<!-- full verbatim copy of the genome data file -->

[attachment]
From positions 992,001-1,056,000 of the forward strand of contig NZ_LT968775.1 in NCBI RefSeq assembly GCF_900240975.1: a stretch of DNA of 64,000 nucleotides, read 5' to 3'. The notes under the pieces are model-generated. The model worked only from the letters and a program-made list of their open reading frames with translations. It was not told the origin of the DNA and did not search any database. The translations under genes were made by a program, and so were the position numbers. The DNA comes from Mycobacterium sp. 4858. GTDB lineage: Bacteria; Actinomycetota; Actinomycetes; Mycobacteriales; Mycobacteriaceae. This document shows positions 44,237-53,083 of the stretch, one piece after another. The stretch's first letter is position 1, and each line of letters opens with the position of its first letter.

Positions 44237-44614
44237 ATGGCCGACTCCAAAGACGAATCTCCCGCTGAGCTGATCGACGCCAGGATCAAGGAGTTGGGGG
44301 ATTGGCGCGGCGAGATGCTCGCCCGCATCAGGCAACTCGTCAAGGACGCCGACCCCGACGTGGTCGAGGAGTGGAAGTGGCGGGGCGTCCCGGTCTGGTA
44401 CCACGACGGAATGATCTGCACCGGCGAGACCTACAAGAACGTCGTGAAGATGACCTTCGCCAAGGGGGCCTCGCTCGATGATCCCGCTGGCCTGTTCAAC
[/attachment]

From positions 992,001-1,056,000 of the forward strand of contig NZ_LT968775.1 in NCBI RefSeq assembly GCF_900240975.1: a stretch of DNA of 64,000 nucleotides, read 5' to 3'. The notes under the pieces are model-generated. The model worked only from the letters and a program-made list of their open reading frames with translations. It was not told the origin of the DNA and did not search any database. The translations under genes were made by a program, and so were the position numbers. The DNA comes from Mycobacterium sp. 4858. GTDB lineage: Bacteria; Actinomycetota; Actinomycetes; Mycobacteriales; Mycobacteriaceae. This document shows positions 44,237-53,083 of the stretch, one piece after another. The stretch's first letter is position 1, and each line of letters opens with the position of its first letter.

Positions 44237-44614
44237 ATGGCCGACTCCAAAGACGAATCTCCCGCTGAGCTGATCGACGCCAGGATCAAGGAGTTGGGGG
44301 ATTGGCGCGGCGAGATGCTCGCCCGCATCAGGCAACTCGTCAAGGACGCCGACCCCGACGTGGTCGAGGAGTGGAAGTGGCGGGGCGTCCCGGTCTGGTA
44401 CCACGACGGAATGATCTGCACCGGCGAGACCTACAAGAACGTCGTGAAGATGACCTTCGCCAAGGGGGCCTCGCTCGATGATCCCGCTGGCCTGTTCAAC